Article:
At 4:13 yesterday afternoon, 23 hours and 40 minutes into the sleepless adventure that is the 24 Hours of Daytona, Rolf Stommelen steered the turbo Porsche 935 that he and Antoine Hezemans co-drove to victory (with a brief assist from Peter Gregg) into the pits for the last time before the checkered flag.

There was no hurry now, and no real anxiety, despite the white smoke that had billowed from the car persistently since about 4 a.m. The "second car" entered by Gregg's efficient JMS Brumos Porsche Racing Team had an enormous lead - 31 laps of the 3.84-mile Daytona International Speedway road course - over a similar turbo Porsche driven to a second-place finish by Johnny Rutherford, Manfred Schurti and owner Dick Barbour.

Stommelen's last stop was a routine one for refueling oil and change of driver. Hezemans, 34, the Dutch "sly fox" of many European endurance tests, would take over for the final laps to victory lane from Stommelen, who had pushed the car to an early lead it never relinquished.

So why did the pit stop take 1 minute 49 seconds much longer than the Gregg team normally requires for such maneuvers?

"Putting on new decals," reported an intelligence gatherer dispatched to the scene.

The Stommelen-Hezemans-and-a-side-order-of-Gregg car was so comfortably ahead it could afford a little time to be pumped.

It was dented, bruised, and splatered with mud and grime, as befits a car that has just ground out 2,611 miles in 24 hours, but the winners wanted to make sure their trademarks and logos stood for the cameras that would record the champagne-splashed ceremonies in the winner's circle.

The Gregg team is Savvy, experienced and never misses a trick, which is why Gregg himself was in on the victory even though the other turbo Porsche he drove with Claude Ballot-Lena of France and Californian Brad Frisselle encountered a rear-axle problem and finished ninth, 59 laps behind its stablemate, after running second much of the way.

Gregg, 37, took over the controls of his second car for one hour during the night, and thus officially becomes the first four-time winner of this most grueling challenge in American racing.

Gregg won with Hurley Haywood in 1973-75, and with Britons Brian Redman and John Fitzpatrick in 1976, but this latest triumph for the Jacksonville sports-car dealer goes into the record books with a large asterisk.

Gregg did not drive long enough to earn points in the World Championship for Endurance Drivers, the new 11-race series on both sides of the Atlantic approved this year by the International Automobile Federation (FIA).

"I helped out for just a fraction over an hour," he said, "but Rolf and Tony should get all the credit. I decided to stay with the other car when they were both running on the same lap well into the morning. I didn't take a turn in their car until they had it 20 laps ahead."

Did that mean he should still be considered a three-time winning driver, as is his former teammate and rival from Jacksonville, Haywood?

"Well, I did drive a little bit," said Gregg hastily, almost hungrily. "Maybe they'll give me the credit for the fourth win."

Many will accuse Gregg of shameless gamesmanship, but there is no question that his team was superbly organized and skillful, as impressively crafted as the vehicles they fielded.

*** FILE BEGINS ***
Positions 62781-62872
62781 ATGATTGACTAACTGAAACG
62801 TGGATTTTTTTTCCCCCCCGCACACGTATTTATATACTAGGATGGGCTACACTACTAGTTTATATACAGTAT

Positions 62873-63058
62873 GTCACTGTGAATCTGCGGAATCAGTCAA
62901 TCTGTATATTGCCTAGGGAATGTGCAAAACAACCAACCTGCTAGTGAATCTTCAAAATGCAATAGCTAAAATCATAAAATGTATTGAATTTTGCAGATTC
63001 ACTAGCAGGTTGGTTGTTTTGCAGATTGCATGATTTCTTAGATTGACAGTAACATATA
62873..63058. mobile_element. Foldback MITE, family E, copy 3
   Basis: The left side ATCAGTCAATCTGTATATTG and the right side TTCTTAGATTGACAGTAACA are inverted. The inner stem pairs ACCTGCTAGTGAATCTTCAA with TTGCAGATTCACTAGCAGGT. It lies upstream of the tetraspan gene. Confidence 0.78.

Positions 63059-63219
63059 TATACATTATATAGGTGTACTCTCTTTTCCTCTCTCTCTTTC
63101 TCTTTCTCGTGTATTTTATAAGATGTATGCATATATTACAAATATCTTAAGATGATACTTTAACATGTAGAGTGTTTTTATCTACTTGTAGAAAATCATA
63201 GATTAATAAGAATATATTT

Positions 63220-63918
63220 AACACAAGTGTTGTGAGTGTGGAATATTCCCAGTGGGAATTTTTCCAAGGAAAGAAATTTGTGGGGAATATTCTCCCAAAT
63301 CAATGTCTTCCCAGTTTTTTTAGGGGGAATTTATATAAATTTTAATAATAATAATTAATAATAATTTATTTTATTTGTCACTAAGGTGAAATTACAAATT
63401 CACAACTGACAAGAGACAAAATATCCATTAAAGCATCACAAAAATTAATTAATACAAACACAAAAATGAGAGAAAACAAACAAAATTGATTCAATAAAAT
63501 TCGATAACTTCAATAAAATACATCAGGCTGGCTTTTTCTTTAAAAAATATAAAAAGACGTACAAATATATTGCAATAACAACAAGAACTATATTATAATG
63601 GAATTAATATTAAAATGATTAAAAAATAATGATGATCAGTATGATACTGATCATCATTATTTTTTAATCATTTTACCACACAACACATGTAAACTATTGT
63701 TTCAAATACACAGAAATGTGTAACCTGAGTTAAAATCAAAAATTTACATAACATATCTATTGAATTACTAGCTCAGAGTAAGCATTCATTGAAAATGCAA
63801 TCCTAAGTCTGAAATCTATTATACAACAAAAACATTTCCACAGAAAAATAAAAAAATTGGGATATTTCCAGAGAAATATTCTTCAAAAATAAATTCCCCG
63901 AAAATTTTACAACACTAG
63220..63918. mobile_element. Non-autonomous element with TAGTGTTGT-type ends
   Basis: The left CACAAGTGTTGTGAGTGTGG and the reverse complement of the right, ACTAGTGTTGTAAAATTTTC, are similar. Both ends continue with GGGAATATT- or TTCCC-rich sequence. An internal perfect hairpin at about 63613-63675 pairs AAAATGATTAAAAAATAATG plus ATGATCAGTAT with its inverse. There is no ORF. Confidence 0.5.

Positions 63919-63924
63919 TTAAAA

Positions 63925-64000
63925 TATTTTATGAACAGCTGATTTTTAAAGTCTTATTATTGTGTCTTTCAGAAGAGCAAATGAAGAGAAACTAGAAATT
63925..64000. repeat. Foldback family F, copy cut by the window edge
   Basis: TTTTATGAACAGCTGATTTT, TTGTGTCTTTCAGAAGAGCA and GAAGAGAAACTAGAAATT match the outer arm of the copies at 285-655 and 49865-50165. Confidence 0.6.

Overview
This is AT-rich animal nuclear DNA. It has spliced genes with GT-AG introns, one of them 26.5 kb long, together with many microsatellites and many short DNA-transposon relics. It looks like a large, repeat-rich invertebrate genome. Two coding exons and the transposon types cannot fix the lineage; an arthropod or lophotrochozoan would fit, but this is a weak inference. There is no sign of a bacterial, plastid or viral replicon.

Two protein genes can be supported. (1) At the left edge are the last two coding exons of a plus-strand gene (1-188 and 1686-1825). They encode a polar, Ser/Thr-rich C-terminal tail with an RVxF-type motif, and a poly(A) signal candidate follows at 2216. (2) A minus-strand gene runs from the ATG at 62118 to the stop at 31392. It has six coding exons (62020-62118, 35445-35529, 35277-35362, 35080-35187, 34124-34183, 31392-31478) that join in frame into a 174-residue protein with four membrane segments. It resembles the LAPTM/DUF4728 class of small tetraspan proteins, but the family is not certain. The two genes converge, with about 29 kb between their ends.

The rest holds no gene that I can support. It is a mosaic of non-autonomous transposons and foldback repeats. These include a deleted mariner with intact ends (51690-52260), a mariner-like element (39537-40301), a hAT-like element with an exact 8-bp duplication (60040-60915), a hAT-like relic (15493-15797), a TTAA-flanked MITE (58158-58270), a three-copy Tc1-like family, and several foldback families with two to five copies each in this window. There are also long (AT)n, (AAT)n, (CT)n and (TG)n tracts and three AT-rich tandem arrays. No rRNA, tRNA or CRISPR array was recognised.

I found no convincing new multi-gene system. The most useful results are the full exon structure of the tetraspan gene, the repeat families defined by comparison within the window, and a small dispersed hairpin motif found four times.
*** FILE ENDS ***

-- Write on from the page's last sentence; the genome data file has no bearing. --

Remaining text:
"There is no difference between him and a factory team," lauded Stommelen, a top Grand Prix driver from 1970 through 1974 when he had a bad crash at Barcelona, who now normally drives with Hezemans for Germany's Georg Loos Team.

It was Stommelen who put his car - one of five turbo Porsches among the first 10 finishers - into the lead on the 14th of an eventual 680 laps.

In doing so, he established a lap record for the course. He covered the 3.84 miles, which includes a lengthy stretch of the steeply banked Daytona tri-oval and a level but demanding road course (two left-handers, two right-handers, 17 gears shifts), in 1:51.845 minutes, which translates to 123.600 miles an hour.

The old record, which was also surpassed by Stommelen on the sixth lap and Haywood on the seventh, was 1:52 (123.42 mph), set last year by Belgian Jacky Ickx, also in a Porsche.

The Stommelen-Hessmans car averaged 108.743 mph for the race and finished 115.2 miles, or 30 laps, ahead of the Rutherford-Sohurti-Barbour entry. Thirty-two cars finished the race, of 67 that started Saturday at 4:33 p.m.

A nonturbocharged Porsche Carrera driven by owner Diego Febles of Puerto Rico and Alec Poole of Great Britain was third, another five laps back.

The Stemmelen-Hezemans car, which collected the $17,500 first prize from a purse of $83,000, performed flawlessly except for an oil-consumption problem that caused the worrisome smoke the last 12 hours.

"We were a little afraid we might get the black flag (pull into pits), so we drove past the grandstand (where the officials are located) . . . with the left foot on the brake and the right foot on the throttle, so it didn't smoke so hard," said Hezemans, smiling broadly.

He and Stommelen eased off considerably the last last couple of hours to make sure their machine would last, and thereby failed to break the record of 681 laps (2,615.04 miles) set by Haywood, John Graves and Dave Helmick in a Carrera last year.

But the point of the 24 Hours of Daytona, like its celebrated "sister race" at LeMans, France, is not strictly speed or distance. It is the combination of mechanical, driving, and organizational skills that add up to durability, human and automotive.